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ROBB AUSTIN'S TURN

Faith Can Be More than a Biblical Lesson

March 9, 2009

It is difficult to write about religion as it relates to politics - but there are lessons to be learned from both.

Some people find that the most difficult concept in Christianity is to accept that Christ is God - as it takes a leap of faith because you cannot see Him to know for sure.

Having this faith is what being a Christian is all about.

The New Testament deals with this phenomenon. In Hebrews, Chapter 11, the Bible says, "Now faith is being sure of what we hope for and certain of what we do not see."

This is a lesson that can be applied to politics as well when voters are asked to have faith that a particular policy will work -- despite outward signs that they might not.

President Barrack Obama is asking that we have faith in his economic policies -- although some outward signs do not suggest that things are getting any better.

The most notable example of a politician calling on the faith of the people occurred during the 1981-82 recession when President Ronald Reagan announced that government wasn’t the solution – but "government was the problem" of our economic woes.

When Reagan took office the economy was in shambles - the country was going through double-digit inflation, high employment (7.6 percent), and 21 percent interest rates. The country was being asked to downscale its expectations from Reagan’s predecessor Jimmy Carter and many were starting to believe that the job of the Presidency was too difficult for just one man.

At the heart of the Reagan economic plan were tax cuts - and oddly Reagan was influenced not only from his own experience in Hollywood - but also by the words of an ancient Muslim philosopher named Ibn Khaldoon - who wrote, "At the beginning of the dynasty taxation yields a large revenue from small assessments. At the end of the dynasty, taxation yields a small revenue from large assessments."

Simply put, Reagan believed that when tax rates were low, revenues were high; and when tax rates were high, revenues were low. He also remembered from his Hollywood days that he was once taxed at 94% - that he reached a point where he took home only six cents out of every dollar he made – with the government getting the rest. "Something was wrong with a system like that," he said.

So it was that President Reagan set about putting his economic recovery in place. He cobbled together a majority in Congress to cut taxes and cut the rate of federal spending. He accelerated depreciation for business investment in plants and equipment and loosened federal regulations on business that he felt was strangling capitalism – and he worked with the Federal Reserve Bank to stabilize the financial markets.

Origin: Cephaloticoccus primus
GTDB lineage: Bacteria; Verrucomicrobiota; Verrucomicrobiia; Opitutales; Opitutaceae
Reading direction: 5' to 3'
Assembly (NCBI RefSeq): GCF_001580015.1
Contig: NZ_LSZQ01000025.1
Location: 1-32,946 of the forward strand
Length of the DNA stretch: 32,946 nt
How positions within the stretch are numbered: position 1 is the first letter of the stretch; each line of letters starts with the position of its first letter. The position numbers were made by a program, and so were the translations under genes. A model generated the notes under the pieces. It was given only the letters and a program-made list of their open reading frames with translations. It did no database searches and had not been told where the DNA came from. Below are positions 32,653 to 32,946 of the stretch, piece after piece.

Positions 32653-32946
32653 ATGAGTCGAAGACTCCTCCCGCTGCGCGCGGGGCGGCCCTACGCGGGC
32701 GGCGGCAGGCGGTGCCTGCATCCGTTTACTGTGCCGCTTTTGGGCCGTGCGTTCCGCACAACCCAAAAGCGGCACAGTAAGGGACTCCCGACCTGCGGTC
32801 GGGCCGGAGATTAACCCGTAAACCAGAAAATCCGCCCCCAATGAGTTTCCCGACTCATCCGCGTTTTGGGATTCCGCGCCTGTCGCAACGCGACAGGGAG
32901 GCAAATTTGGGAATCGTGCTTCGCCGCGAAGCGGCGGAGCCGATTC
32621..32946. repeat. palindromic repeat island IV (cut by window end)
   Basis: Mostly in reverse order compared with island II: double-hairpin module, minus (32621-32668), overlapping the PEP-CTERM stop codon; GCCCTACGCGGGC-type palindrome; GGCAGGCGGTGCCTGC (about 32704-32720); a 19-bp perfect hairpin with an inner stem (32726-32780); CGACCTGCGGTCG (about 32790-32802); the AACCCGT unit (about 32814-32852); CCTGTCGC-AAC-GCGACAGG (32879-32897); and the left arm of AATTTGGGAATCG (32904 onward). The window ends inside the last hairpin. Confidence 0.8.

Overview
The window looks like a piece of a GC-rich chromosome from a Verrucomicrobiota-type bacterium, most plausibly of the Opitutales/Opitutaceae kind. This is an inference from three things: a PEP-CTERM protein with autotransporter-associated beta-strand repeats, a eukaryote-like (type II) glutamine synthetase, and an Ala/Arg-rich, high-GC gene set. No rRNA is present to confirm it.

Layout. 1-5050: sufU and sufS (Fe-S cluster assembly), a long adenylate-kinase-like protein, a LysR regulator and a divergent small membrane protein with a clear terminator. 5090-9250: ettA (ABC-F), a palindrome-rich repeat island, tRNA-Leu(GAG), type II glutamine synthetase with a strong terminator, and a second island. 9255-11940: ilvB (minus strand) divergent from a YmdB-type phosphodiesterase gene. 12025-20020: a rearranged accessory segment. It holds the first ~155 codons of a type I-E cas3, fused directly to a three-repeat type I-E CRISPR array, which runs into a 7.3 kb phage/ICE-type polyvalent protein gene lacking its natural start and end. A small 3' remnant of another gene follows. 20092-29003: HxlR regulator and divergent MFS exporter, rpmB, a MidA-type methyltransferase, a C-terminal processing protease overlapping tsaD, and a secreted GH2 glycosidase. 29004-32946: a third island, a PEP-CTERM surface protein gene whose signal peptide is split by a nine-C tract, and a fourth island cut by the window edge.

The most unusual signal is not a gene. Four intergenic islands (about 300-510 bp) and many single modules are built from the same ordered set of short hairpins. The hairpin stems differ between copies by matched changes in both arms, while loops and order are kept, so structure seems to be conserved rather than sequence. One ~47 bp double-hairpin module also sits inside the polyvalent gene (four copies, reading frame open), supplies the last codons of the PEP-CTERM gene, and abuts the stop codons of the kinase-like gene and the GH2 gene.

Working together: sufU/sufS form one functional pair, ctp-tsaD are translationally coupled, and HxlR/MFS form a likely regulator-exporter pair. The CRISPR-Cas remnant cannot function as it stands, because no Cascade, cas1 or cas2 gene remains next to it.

Much has been written about the Reagan plan. Some called it supply-side economics or a "trickle-down" theory where the wealthy benefitted and the less fortunate got the dregs from their prosperity. The media called it "Reaganomics" – but they stopped calling it that once it started to work.

Reagan discounted all his critics. He was an economics major at Eureka College and it was his long-held theory that the government stifled ingenuity – that, in effect, the government punished people for working hard and coming up with new ways of delivering goods and services.

He endured an uneasy White House staff, Congress and country – and even a sometimes a doubting Nancy Reagan – as the economy still worsened. Yet, he never wavered in his faith in his economic plan. "Stay the course," he told everyone.

Few could see it at the time – but when the country came out of the recession in December of 1982 – it was headed for 86 straight months of unparalleled growth and prosperity and we never looked back, until now.

There is much talk these days about keeping ideas of church and state separate – yet the Bible is a great instructional guide – and the idea of having faith – believing in something you cannot see - is a good political lesson too.

It is one that President Obama is asking us to believe in now.